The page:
If you've ever felt angry, irritated or upset at yourself for falling for some cleverly worded email and clicking on the attachment thereby infecting your computer or your company's network with something awful, you're not alone!
The point of social engineering is both to get around standard network security setups and to dupe individuals at all levels into opening that email attachment or entering their credentials into that look-alike site.
Operation Pawn Storm is a study done by TrendMicro into "economic and political espionage attacks instigated by a group of threat actors primarily targeting military, embassy, and defense contractor personnel from the United States and its allies." Looking at the list of targets it's clear that this is a group with heightened security concerns and those most of us would imagine are well equipped to fend off cyber-attacks, but the reality is they are just as susceptible to a cleverly worded email as the rest of us. And no amount of available money put into network infrastructure can full mitigate human error.
Included in the study as targets are ACADEMI - defense contractor formerly known as Blackwater, SAIC, the Organization for Security and Co-operation in Europe, the Ministry of Defense in France, broadcasting companies, Ministry of Defense in Hungary, Polish government employees, United States Department of State and the Vatican Embassy in Iraq.
So how were these individuals tricked? The simple answer is exact same way the attackers trick everyone else. Spear-phishing schemes, carefully worded emails, and slightly changed / redirected domains.
Examples from Trend Micros report:
The Ministry of Defense in Hungary was tricked using an upcoming Exhibition / Conference. The attackers purchased a domain similar to the actual conference and created a similar website then sent out targeted emails to those who could be expected to attend from Hungary.
- Real conference domain - eurosatory.com
- Malicious conference domain - eursatory2014.com
Similar to the Hungarian Defense Ministry, SAIC was the target of a spoofed conference website. In this case it was for the "Future Forces 2014" conference and the intent was to trick email recipients into providing their webmail credentials.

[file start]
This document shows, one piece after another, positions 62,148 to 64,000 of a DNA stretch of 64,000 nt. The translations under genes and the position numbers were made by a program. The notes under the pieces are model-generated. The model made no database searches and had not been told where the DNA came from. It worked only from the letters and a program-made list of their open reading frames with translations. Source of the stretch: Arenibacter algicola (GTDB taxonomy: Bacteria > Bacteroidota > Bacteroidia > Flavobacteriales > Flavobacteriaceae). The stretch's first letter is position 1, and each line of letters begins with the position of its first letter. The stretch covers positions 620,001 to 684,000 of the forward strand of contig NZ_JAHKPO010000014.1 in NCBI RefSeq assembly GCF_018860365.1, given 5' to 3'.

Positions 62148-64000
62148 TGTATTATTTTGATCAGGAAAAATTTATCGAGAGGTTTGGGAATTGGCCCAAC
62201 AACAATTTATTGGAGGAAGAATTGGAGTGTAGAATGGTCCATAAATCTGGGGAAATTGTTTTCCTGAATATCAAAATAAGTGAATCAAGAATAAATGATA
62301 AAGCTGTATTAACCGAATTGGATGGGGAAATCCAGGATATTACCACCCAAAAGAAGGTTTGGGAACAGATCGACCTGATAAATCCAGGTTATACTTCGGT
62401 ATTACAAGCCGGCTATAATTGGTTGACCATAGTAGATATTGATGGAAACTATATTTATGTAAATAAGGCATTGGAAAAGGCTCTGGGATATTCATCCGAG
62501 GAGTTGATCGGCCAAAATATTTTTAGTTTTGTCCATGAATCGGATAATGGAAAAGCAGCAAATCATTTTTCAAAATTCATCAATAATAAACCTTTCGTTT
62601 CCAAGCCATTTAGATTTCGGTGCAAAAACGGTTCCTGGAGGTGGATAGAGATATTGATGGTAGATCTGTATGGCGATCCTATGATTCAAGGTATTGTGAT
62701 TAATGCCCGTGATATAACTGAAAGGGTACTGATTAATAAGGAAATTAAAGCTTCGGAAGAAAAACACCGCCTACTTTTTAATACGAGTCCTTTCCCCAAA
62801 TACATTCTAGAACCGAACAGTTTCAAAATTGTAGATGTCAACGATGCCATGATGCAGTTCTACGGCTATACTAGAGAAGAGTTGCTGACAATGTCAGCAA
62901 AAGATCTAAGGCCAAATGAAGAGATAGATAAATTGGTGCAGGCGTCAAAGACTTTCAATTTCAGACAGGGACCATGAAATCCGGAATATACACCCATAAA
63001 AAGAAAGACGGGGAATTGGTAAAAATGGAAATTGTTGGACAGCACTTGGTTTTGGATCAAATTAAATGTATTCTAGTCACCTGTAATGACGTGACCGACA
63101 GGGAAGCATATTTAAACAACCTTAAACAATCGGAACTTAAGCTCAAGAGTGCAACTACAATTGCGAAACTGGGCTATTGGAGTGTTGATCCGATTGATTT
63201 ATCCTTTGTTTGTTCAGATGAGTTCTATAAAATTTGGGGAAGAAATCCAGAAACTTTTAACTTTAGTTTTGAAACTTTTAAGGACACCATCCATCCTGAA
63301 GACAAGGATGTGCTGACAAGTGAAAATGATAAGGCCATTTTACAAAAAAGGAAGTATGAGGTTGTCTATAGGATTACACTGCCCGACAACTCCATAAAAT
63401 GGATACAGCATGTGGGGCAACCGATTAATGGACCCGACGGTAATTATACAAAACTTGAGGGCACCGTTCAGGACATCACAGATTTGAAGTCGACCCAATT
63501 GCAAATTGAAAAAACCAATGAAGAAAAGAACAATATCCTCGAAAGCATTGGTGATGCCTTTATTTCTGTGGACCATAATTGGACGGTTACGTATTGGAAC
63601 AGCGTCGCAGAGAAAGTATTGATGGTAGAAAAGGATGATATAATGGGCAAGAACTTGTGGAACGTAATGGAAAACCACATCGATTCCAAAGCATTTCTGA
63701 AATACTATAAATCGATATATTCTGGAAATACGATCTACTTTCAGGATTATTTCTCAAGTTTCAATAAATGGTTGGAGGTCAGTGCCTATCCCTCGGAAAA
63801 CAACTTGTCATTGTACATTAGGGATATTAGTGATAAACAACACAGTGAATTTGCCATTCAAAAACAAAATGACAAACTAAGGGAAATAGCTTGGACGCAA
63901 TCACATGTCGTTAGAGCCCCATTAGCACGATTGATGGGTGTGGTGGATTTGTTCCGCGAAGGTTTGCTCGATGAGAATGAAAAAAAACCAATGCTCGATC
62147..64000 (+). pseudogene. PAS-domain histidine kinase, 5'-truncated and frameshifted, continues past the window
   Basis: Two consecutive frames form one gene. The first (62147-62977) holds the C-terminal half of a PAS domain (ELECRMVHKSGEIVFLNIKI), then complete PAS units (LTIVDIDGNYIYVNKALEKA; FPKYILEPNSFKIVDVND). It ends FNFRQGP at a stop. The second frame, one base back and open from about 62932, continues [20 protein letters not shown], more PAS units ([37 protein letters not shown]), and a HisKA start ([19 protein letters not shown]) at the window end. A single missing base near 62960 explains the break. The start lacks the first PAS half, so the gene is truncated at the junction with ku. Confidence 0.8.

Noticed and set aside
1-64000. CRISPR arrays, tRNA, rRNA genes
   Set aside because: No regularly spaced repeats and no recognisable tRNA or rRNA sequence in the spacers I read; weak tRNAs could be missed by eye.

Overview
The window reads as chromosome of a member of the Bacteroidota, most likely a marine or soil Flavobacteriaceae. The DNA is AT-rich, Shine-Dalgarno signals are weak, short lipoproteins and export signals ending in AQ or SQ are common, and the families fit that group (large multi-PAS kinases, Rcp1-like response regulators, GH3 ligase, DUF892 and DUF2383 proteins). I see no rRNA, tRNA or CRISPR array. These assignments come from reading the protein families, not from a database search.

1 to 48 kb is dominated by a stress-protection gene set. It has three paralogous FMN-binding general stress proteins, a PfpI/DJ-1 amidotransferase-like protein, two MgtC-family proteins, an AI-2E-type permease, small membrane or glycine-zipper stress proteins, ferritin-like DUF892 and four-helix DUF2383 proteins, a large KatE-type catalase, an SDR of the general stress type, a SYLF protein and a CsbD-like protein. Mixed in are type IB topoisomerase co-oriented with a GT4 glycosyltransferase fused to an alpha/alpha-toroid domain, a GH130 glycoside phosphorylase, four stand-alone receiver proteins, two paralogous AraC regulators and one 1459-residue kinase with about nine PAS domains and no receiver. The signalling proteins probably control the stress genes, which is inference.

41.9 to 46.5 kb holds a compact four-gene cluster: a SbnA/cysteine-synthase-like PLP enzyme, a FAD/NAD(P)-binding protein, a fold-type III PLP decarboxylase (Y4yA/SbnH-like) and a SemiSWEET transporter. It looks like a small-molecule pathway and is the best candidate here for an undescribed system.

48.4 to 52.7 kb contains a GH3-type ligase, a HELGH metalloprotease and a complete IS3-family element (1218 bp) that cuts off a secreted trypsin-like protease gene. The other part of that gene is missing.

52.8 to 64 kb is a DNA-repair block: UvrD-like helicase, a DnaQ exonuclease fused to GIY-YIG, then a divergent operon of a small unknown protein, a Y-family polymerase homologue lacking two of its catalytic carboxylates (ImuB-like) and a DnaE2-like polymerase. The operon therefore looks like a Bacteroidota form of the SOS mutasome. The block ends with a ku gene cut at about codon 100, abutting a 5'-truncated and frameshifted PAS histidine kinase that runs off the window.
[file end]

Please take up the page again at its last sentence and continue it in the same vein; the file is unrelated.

- Real conference domain - natoexhibition.org
- Malicious conference domain - natoexhibitionff14.com
Additionally the attackers are using malicious attachments to install malware on unsuspecting victims computers. This is exactly what they do to users not in heightened security industries, only in these cases the attachments tend to be more specific to get the intended victim to open them.
Whereas many people receive and unfortunately open attachments that say "Undeliverable USPS Parcel Shipping Details" those in who work for more security entrenched targets are more specifically targeted with documents they won't suspect as being malicious:
Military official in Pakistan received a Word document claiming to relate to the Homeland Security Summit in the Middle East.
Polish government employees received a document related to the shooting down of flight MH17 over Ukraine. Military officials in multiple countries received an Excel attachment posing as a list of journalists accredited at the APEC Summit 2013.
Vatican Embassy in Iraq received a Word document claiming to be about a bombing the day before.
It's not USPS package that wasn't deliverable, it's specific, relevant information to the targeted recipient.
From these examples you can see how social engineering works across all spectrums and cyber criminals have become adept at exact targeting of their victims to get the desired information or result from the attack.